Terrain shapes and bedrock
According to COUNTRYAAH, Japan forms part of the mountain range along the northern and western coasts of the Pacific. The origin and physical character of the Japanese islands is a consequence of their boundary position between the Pacific plate and the Eurasian plate, of which the former moves west and the latter east. For Japan, this tectonic structure appears in the form of the 9,810 m deep Japanese tomb and a large number of islands inside. The islands are volcanic with about 60 volcanoes that have erupted in historical times, hot springs and geysers, and about 20 solar fathoms. Solidified lava covers one fifth of the island’s surface. The seismic activity is high with about 1,500 earthquakes per year, some very powerful with epicenter at great depth and often accompanied by earthquake waves, the so-called tsunami, with devastating effects along the coasts.
The dominant landform in Japan is mountains, which are broken by a large number of faults. Furthermore, there are smaller plains and plateaus, whereby a landscape known as honeycomb topography has emerged. From a morphological point of view, Japan is divided into a number of landform regions that are closely related to the mountain range arcs formed by flat movements. The Hokkaido region in the north includes most of Hokkaido and also (outside Japan) parts of both the Kuriler Arch and Kamchatka Arch. The largest mountain ranges, the Kitami Mountain and the Hidakak Chain, go in a north-south direction and reach over 2,000 m above sea level.
The northeast region extends from Hokkaido’s narrow southern peninsula to the center of Honshu and has several rows of mountain, lowland and volcanic areas. The bedrock is on the Pacific side of rocks formed during the Paleozoic, while younger tertiary rocks predominate in the west.
The central part of Honshu is the most mountainous region with, among other things. Japan’s highest peak, the volcano Fuji, 3,776 meters above sea level. Fossa Magna, a striking rift zone that gives rise to the largest plain in Japan, continues south in the volcanic arch of the Bonin Islands. Several mountains in this part form the Japanese Alps, such as the Akaishi, Kiso and Hida mountains.
The southwestern region includes southern Honshu, Shikoku and most of Kyushu, and has mountains and lowlands in arc lines convex to the Japanese sea. An inner zone consists mainly of granite and lava and is characterized by faults, while an outer zone is made up of crystalline shales.
The Ryukyu region encompasses the southern part of Kyushu with the large volcanoes of Asosan and Sakurajima, as well as the arcuate-stretched Ryukyu Islands, which reach almost to Taiwan and have 16 volcanoes.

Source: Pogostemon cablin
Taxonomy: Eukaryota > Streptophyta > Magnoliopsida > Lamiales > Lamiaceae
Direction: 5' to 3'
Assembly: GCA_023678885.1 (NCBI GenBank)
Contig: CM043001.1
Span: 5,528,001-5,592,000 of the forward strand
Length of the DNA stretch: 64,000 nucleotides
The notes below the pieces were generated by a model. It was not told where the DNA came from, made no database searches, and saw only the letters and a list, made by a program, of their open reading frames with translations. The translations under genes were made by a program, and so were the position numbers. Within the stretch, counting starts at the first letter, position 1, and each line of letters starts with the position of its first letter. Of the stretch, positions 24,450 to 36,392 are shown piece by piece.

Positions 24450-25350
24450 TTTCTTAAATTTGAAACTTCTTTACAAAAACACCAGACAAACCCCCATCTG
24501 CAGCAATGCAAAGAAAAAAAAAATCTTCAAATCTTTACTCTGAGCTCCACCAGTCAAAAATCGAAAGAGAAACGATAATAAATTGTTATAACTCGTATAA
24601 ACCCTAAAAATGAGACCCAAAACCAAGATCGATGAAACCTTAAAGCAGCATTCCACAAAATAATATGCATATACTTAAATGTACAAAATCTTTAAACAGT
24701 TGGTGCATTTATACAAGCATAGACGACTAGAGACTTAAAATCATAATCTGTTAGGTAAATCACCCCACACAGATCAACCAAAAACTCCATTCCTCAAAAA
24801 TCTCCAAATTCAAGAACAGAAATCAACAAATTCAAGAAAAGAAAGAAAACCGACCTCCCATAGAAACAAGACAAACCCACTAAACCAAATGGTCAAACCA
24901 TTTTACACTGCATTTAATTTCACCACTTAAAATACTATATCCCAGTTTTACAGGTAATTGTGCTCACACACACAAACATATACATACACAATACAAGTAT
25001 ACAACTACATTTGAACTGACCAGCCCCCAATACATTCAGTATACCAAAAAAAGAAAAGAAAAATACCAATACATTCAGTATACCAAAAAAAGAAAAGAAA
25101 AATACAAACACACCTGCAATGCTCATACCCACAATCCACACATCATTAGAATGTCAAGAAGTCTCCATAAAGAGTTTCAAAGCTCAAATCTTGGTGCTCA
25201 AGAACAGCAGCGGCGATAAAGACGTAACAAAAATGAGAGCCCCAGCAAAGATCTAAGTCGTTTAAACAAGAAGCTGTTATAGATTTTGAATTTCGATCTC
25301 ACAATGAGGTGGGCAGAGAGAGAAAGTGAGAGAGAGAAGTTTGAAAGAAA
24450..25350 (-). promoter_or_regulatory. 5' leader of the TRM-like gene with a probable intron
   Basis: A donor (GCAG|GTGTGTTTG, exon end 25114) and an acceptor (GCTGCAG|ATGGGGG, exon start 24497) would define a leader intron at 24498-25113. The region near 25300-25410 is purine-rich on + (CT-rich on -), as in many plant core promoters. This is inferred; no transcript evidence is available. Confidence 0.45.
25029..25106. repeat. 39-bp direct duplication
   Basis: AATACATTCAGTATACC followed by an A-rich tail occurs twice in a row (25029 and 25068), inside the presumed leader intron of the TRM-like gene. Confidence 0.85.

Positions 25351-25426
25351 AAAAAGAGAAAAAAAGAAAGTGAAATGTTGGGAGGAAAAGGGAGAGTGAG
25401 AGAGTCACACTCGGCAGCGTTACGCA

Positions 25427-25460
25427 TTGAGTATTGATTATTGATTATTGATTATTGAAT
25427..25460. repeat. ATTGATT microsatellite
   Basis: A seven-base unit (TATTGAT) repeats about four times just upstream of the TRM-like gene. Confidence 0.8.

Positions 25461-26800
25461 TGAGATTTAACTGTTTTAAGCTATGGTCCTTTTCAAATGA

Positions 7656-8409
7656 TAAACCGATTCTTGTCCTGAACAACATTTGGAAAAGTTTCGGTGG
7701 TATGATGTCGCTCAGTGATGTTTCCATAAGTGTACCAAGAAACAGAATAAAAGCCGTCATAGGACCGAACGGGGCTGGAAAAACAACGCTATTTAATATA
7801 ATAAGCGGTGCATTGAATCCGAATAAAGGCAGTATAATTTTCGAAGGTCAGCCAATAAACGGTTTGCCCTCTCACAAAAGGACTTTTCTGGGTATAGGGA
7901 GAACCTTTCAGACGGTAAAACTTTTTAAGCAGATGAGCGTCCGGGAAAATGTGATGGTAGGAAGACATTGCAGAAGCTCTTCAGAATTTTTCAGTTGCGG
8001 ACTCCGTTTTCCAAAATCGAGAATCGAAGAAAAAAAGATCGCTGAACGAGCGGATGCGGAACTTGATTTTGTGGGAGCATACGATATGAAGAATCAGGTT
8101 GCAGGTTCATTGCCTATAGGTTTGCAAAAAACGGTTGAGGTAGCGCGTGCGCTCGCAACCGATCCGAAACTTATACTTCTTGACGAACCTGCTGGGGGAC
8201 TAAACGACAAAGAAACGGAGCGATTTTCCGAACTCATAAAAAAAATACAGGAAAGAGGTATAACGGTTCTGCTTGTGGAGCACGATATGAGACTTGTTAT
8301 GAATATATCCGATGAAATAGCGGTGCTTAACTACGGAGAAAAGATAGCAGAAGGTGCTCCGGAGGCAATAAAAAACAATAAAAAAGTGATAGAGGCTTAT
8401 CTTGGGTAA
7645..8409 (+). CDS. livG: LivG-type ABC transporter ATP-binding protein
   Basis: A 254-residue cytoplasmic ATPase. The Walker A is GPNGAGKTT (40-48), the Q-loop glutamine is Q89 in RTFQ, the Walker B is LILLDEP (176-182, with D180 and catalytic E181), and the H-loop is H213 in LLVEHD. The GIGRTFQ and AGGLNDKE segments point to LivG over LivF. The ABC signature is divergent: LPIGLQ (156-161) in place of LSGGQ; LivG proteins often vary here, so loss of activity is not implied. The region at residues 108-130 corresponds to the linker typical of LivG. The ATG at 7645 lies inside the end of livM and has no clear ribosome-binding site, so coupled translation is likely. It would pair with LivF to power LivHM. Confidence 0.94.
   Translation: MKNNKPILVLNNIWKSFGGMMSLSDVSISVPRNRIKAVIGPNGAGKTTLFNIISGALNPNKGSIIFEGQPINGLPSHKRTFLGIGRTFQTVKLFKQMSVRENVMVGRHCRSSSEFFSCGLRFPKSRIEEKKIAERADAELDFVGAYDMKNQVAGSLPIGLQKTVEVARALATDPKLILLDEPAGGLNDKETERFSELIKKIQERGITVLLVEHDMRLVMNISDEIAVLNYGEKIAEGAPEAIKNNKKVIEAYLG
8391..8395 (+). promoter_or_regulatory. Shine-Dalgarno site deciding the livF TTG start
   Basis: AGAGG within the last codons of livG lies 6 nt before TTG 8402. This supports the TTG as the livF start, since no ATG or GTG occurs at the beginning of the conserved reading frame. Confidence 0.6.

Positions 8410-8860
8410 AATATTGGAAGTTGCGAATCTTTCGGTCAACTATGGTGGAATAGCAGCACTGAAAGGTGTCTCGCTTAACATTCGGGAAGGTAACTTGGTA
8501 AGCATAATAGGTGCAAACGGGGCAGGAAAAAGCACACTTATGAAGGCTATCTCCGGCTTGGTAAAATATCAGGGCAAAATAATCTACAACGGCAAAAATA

Japan’s rivers have short and violent races; the largest are Tone, Shinano, Kitakami and Kiso at Honshu and Ishikari at Hokkaido. The largest lake is Biwa, which lies in a tectonic sink, but volcanic lakes, beach lakes and dammed lakes also exist.
The soil varies and from north to south are mainly pod oil soils, brown forest soils and red soils of laterite type. Locally, black soil occurs on terraces and hills, peat soils in poorly drained areas and volcanic ash soils in the highlands.
According to BRIDGAT, Japan has a temperate monsoon climate, whose general characteristics are determined partly by the country’s north-south extent and partly by its boundary position between the large land mass in the west and the ocean in the east. During the winter, the western sides of the islands are mainly hit by the cold monsoon of the winter monsoon from the continent. The summer monsoon, on the other hand, provides warm and humid air from the east and south from mid-April to September. Tropical hurricanes, typhoons, can occur during late summer. The warm Kuroshio stream from the south goes just east of Japan, while the branch Tsushima stream goes west to the islands, providing ice-free ports. The cold Oyashio stream from the north is squeezed closest to the eastern coasts of the northern islands, with plenty of haze and fog. The winter climate in northern Japan is windy and cold, while summer in the south is almost tropical. The average temperature of Hokkaido is −9 ° C in January and 21 ° C in August. On the east side of Honshus, near Tokyo, it is 4 and 27 ° C respectively and on Kyushu 7 and 27 ° C respectively. The rainfall is plentiful, usually over 1,000 mm per year, some places get up to 4,000 mm. Most rain falls in the spring and summer. Snow cover is available at Hokkaido as well as at northern and western Honshu.